Opponents of a proposed landfill near Danford Lake, an hour north of Gatineau, have complained to the Quebec government that their mayor won't hold a referendum on the plan they say could include a mountain of garbage from Ottawa.
In a letter to Municipal Affairs Minister Nathalie Normandeau, Andre Carriere, president of the Coalition Against Danford Megadump, said Mayor Joseph Squitti of Alleyn and Cawood Township, is legally required to hold a referendum if enough people oppose the landfill, but he has refused to do so.
Mr. Carriere said the mayor told him it isn't necessary to determine whether there is enough opposition to trigger a referendum until there is a proposal to change the zoning.
Alleyn and Cawood, with a population of about 500, is the only municipality in the Pontiac interested in housing the controversial regional landfill. Opponents say it will probably accept garbage from Ottawa and other places in Ontario, while supporters say it will only take waste from the Outaouais.
Ken Brothers, Ottawa's director of utility services, said current contracts do not permit the transfer of the city's garbage to Quebec.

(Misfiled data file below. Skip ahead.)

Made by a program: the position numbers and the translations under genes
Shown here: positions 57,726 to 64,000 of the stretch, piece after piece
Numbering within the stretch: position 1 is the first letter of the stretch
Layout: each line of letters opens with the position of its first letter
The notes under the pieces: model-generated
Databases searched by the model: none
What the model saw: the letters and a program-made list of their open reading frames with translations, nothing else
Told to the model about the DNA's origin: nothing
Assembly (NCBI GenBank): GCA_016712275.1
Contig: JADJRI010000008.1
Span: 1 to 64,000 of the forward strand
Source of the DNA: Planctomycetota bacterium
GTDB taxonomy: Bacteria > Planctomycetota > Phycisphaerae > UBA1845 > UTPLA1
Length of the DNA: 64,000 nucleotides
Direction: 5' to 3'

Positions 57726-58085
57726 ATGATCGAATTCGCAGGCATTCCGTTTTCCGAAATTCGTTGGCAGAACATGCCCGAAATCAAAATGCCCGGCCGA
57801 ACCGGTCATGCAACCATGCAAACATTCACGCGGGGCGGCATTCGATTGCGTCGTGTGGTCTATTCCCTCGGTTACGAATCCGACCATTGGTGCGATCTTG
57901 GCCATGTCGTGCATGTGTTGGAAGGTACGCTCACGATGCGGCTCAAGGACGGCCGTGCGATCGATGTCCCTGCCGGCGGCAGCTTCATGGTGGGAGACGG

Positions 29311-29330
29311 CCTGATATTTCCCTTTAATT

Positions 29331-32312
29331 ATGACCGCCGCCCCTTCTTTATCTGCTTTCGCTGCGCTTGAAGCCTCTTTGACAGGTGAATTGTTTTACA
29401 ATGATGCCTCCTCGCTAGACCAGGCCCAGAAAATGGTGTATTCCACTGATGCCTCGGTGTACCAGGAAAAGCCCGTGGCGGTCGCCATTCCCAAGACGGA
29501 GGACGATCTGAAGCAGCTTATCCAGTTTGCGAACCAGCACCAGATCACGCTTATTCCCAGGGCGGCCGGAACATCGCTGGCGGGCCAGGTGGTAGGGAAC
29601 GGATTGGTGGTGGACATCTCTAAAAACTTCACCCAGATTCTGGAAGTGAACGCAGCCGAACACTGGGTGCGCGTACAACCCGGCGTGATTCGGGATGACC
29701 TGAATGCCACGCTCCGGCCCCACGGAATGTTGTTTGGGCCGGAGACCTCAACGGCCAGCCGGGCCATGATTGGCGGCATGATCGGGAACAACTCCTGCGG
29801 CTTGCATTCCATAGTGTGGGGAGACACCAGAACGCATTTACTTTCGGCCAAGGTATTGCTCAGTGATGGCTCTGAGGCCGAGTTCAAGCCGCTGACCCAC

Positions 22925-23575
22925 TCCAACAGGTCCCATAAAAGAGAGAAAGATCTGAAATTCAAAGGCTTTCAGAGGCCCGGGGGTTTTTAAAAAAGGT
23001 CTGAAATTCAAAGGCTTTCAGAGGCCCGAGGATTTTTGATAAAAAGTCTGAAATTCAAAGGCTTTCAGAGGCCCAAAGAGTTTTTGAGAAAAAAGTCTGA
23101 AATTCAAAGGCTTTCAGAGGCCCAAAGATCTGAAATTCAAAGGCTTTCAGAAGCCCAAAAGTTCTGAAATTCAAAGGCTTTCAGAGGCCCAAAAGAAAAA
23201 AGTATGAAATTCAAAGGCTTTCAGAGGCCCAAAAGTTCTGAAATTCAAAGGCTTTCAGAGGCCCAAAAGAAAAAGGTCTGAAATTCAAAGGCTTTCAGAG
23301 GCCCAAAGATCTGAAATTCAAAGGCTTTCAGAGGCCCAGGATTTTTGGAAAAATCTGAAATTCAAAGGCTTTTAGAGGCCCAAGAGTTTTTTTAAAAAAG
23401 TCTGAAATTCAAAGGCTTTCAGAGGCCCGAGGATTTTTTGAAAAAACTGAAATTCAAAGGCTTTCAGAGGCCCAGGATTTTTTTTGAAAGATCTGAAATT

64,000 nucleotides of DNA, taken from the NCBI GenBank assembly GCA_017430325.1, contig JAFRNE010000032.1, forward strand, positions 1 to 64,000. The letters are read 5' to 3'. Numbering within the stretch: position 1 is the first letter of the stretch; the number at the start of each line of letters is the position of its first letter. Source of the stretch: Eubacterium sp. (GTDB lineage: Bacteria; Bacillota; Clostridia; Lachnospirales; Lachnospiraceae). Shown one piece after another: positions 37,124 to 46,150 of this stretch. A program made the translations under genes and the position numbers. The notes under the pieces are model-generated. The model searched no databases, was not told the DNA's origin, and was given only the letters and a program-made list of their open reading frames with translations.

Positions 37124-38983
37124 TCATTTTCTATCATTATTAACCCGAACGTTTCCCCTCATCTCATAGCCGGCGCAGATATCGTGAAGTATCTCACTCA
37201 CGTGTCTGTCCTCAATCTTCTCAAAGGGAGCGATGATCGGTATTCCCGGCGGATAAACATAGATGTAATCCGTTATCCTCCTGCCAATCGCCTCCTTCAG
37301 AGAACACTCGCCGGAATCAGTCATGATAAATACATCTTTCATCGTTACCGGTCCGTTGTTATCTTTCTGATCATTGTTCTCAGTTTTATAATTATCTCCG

However, Michelle Borchers, vice-president of the coalition opposing the landfill, said an agreement in June between Quebec and Ontario to promote freer flow of commodities could allow Ontario garbage in. She also said waste disposal companies from Ontario and even New York often ignore the Quebec law against importing garbage.
"When you cross the bridge between Quebec and Ontario you often see garbage trucks going back and forth between the two provinces," she said.
LDC Management and Environmental Services, the company that has proposed the landfill, is owned by Cohen and Cohen of Ottawa and Denis Rouleau of Gatineau. Company spokesman Andre Guibord said it is illegal to import garbage into Quebec.
"We cannot transfer garbage to Ontario and they cannot send their garbage here," Mr. Guibord said. "Maybe the idea that this dump is for Ontario garbage comes from the fact that Cohen and Cohen is involved, but none of the garbage will come from Ontario."
Under Quebec law, Alleyn and Cawood would have to hold a referendum if 20 per cent of residents, about 100 people, oppose the landfill.
Coalition president Andre Carriere said residents are being denied their right to be consulted.
Mayor Joseph Squitti said yesterday said there is no need for a referendum until the Quebec Ministry of Environment has published the results of 22 environmental studies on the proposed landfill.
Quebec has ordered more than 50 Outaouais municipalities to stop burying or burning garbage at small dumps by 2008, and to find an engineered landfill that treats runoff and prevents gases from escaping into the air.